In the 14th century, in the time of Duke Otto I , Friedland Castle developed into a " robber baron's nest ". The duke broke the peace through feuds and encouraged knights and servants to behave illegally. There are complaints from the Archbishop of Mainz, Gerlach von Nassau, about acts of robbery and murder by the bailiff and his followers, such as cattle theft and the destruction of villages, churches and cemeteries. At the beginning of the 15th century Otto's son, Otto II. Was forced to pledge Friedland Castle due to lack of money. The merchant town of Göttingen acted as pledgee around 1425 . By owning Friedland Castle, she was able to secure an important trade route to Hesse running in a north-south direction . The property also made it possible to enlarge the urban sphere of influence with 15 villages and to advance the Göttingen Landwehr to the south. In 1445, the city of Göttingen left the castle to the von Grone family as a pledge. In 1530, Duke Erich I redeemed the pledge to demonstrate his claim to power in southern Lower Saxony . The Duke , who remained Catholic , also wanted to curtail the influence of the city of Göttingen, which had followed the Reformation, in terms of religious politics .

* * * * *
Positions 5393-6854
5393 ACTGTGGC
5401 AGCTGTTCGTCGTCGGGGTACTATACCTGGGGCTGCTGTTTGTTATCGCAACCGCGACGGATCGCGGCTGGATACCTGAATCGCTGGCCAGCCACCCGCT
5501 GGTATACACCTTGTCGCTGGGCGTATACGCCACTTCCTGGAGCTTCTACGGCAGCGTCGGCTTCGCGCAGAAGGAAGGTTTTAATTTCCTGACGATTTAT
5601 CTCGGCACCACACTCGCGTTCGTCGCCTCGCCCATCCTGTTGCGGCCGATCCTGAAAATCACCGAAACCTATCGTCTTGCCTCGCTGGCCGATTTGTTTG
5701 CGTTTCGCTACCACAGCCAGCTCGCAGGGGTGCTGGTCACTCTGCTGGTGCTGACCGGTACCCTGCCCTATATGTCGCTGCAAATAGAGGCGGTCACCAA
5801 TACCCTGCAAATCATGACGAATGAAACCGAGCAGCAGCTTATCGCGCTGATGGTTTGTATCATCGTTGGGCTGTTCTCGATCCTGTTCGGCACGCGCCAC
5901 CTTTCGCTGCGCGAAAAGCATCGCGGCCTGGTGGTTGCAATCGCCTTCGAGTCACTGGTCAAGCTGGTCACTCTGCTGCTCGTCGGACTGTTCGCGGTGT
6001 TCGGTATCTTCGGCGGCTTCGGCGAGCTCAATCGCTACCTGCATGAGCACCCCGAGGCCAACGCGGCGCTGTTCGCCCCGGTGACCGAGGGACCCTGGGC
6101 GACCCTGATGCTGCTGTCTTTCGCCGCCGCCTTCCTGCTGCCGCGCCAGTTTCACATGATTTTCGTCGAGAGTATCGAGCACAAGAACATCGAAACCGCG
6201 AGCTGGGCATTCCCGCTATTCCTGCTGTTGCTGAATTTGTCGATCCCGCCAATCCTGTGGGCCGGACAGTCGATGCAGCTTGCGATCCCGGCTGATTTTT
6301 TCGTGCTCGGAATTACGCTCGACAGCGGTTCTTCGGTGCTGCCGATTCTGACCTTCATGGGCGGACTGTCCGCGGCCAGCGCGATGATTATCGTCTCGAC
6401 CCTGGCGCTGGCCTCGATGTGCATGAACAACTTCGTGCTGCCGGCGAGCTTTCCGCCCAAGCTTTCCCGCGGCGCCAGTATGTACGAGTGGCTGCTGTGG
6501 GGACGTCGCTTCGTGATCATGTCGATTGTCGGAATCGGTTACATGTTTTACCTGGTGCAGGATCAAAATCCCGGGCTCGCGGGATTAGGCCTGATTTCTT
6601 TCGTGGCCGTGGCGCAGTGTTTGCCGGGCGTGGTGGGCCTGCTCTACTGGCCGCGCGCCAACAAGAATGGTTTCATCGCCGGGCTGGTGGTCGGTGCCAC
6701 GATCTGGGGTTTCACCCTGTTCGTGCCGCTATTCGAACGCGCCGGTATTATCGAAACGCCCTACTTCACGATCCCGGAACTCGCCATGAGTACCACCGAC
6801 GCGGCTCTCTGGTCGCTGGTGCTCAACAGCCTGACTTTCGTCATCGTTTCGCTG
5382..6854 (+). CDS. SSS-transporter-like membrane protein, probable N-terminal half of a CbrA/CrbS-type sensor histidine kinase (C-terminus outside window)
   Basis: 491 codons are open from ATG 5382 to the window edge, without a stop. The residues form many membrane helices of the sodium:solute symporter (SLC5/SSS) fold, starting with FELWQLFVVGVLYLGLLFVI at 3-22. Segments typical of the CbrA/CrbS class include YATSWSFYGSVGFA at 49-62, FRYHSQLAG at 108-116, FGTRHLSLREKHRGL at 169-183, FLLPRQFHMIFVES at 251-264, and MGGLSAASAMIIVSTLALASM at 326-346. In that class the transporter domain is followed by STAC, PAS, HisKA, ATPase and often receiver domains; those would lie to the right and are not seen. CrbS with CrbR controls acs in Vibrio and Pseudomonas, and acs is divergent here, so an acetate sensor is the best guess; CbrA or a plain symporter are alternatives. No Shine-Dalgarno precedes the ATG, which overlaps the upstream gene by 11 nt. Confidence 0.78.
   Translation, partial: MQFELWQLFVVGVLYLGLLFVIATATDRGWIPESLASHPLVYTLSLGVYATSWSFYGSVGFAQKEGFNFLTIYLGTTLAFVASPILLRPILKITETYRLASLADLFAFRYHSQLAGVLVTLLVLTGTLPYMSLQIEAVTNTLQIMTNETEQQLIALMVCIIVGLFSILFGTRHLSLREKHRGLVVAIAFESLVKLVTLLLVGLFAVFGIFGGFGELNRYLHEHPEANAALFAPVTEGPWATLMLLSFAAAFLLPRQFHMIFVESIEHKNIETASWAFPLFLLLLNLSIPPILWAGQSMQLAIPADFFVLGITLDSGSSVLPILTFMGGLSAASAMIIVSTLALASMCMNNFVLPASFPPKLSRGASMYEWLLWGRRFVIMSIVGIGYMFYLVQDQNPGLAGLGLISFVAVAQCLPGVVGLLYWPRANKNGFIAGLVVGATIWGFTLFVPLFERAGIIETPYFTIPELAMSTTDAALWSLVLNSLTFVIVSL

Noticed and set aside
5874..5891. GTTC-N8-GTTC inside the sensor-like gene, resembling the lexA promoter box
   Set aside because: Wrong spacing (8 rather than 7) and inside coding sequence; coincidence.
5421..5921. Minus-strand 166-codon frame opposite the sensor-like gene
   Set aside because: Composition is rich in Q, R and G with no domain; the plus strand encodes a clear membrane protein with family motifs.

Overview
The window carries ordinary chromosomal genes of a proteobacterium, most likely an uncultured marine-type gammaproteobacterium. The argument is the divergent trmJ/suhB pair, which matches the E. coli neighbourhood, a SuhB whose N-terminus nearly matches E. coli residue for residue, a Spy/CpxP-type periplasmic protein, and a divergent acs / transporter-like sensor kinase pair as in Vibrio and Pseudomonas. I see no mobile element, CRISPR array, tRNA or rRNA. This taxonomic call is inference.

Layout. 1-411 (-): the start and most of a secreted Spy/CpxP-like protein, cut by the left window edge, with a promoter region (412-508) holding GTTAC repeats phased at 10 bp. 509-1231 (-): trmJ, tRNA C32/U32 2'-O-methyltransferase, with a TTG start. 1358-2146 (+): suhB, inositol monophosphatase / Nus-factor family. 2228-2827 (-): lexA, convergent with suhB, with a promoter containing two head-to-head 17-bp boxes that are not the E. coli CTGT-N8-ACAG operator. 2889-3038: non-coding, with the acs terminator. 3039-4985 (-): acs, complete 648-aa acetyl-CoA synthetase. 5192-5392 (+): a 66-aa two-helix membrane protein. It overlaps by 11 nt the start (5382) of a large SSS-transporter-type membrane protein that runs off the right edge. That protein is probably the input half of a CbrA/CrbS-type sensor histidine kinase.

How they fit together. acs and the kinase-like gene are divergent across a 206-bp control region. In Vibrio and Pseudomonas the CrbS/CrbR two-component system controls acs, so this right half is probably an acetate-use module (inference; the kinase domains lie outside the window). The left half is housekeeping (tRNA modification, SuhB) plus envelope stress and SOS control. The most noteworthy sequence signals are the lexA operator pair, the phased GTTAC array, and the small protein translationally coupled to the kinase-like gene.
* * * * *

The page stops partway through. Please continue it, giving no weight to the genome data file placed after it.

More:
During the Thirty Years War , troops led by Johann T'Serclaes von Tilly captured the castle in 1623 after a long siege. In 1625 the imperial general Wallenstein largely destroyed the complex. The buildings no longer used as residential or official residence gradually fell into disrepair. Around 1740, the stone material from the castle ruins was removed and used to build a new official building , the tithe barn and the official mill in the village.

In 1970 excavations took place at the castle site. The archaeologists found dry stone masonry from the 13th century, which was replaced by mortar masonry from the 16th century. In the ground next to the wall was the skeleton of a young man who had died on wheels .


Friedland and the ruins of Friedland Castle around 1650

Today's place Friedland developed below the castle from a Vorwerk and a watermill on the leash. The settlement of farming families resulted in a village settlement during the 14th century, which was first mentioned in 1401 as Friedland. The village always retained its peasant structure, although places at an official seat were usually elevated to a patch and had market rights . Friedland probably did not receive either, since the Mariengarten monastery was four kilometers away and was a large business enterprise and place of pilgrimage .


  • Peter Aufgebauer : Castle-Monastery-City. On the medieval history of southern Lower Saxony . 1998 ( online )
  • Peter Aufgebauer: Functions and functional changes in the medieval castle: the example of Friedland . In: Southern Lower Saxony. Journal for regional research and home care - bulletin of the working group Südniedersächsischer Heimatfreunde eV - Duderstadt: Mecke. Vol. 40 (2012) pp. 2-15.

Web links

Commons : Burg Friedland  - Collection of images

Individual evidence

  1. Thomas Becker: Richtstättenarchäologie , Dormagen 2008